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Council approves interim affordable housing policy

Friday, February 1, 2008 by Kimberly Reeves

City Council approved an interim policy on affordable housing benefits at last night’s meeting, overruling the objections of the Downtown Austin Alliance in favor of creating some type of policy that will end up putting affordable units downtown.

The proposal is a hybrid of the Affordable Housing Incentive Task Force and the work of the Design Commission. As Council Member Jennifer Kim pointed out, participation in the incentive policy is entirely voluntary. Any developer who does not want to be involved in the program is welcome to take his chances at Council. And, as Mayor Will Wynn alluded to in his comments, those developers who may require great density on a downtown city block are probably a finite group.

As approved by Council, the policy would apply to all residential, mixed use and commercial projects. A fee would be set at $10 per square-foot over entitled density. Half of that amount would go to community benefits and half would go to affordable housing.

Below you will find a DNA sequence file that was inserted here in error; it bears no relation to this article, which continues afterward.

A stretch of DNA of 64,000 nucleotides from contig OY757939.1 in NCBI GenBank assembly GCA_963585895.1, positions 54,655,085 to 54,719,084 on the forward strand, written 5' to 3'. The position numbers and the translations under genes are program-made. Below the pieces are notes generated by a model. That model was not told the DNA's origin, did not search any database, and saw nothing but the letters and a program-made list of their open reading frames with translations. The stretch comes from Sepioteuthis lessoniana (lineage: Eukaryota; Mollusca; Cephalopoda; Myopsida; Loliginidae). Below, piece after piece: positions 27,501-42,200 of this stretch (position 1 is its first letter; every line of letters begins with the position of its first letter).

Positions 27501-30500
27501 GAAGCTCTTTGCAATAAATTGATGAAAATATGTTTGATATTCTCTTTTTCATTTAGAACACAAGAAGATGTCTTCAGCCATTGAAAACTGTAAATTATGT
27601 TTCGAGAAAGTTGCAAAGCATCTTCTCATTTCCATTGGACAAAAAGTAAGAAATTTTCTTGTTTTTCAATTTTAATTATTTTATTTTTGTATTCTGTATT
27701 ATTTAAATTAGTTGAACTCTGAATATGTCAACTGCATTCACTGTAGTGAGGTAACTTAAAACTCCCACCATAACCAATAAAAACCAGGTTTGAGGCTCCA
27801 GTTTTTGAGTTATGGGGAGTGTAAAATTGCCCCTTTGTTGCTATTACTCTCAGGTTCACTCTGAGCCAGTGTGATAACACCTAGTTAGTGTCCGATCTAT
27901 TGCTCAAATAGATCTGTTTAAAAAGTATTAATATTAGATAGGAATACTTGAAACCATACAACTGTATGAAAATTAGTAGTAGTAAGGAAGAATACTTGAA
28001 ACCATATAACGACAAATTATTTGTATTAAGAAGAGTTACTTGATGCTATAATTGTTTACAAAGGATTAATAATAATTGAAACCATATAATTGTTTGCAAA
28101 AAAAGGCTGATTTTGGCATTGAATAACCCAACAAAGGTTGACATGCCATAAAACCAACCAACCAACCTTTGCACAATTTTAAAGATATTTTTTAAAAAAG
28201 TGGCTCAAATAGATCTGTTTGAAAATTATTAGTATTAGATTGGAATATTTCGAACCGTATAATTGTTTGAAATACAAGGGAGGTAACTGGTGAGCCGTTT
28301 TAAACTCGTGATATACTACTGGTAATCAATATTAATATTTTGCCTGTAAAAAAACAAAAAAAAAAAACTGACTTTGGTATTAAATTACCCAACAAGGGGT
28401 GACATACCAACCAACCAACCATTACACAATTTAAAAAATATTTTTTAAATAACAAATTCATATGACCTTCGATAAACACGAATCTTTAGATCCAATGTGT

Kim noted in her motion that the city budget has limited the cap on such fees to $750,000. Anything larger would have to come to City Council.

The motion for the affordable housing incentive fee passed unanimously.

Discussion of the fee was surprisingly brief. The DAA made its case that the fee could hamper downtown development. The affordable housing incentive task force, represented by Cathy Echols, spoke of the benefits of the fee. Echols noted that the fee was limited to Greenfield sites in order to discourage tearing downtown existing lower-rent apartments.

In addition, the fee would apply the only to downtown property, Echols said. Eventually, the Affordable Housing Incentive Task Force would like to see the fee spread to projects across the city. That will come after Council decides how to protect neighborhoods and provide compatibility with other city ordinances, such as the vertical mixed-use ordinance.

Affordable housing advocate Frank Fernandez, who co-chaired the incentive task force, said it was a rare day when developer Tim Taylor could offer a more zealous argument on affordable housing incentives, referring to his co-chair’s arguments in favor of the incentive. The committee approved the incentive proposal unanimously.

Although the incentive program might need some changes, Fernandez said, no one could disagree that it was not needed. There was a sense of urgency to this program, given the fact the housing market is getting tighter and aff housing is getting more difficult to find.

“We need to act sooner, rather than later,” Fernandez said.

Passage of the ordinance on three readings, as it was last night, would indicate that affordable housing incentives was a community value, just like roads, libraries and public safety. To not pass the ordinance would make such a promise of affordable housing options ring hollow with many residents, Fernandez said.

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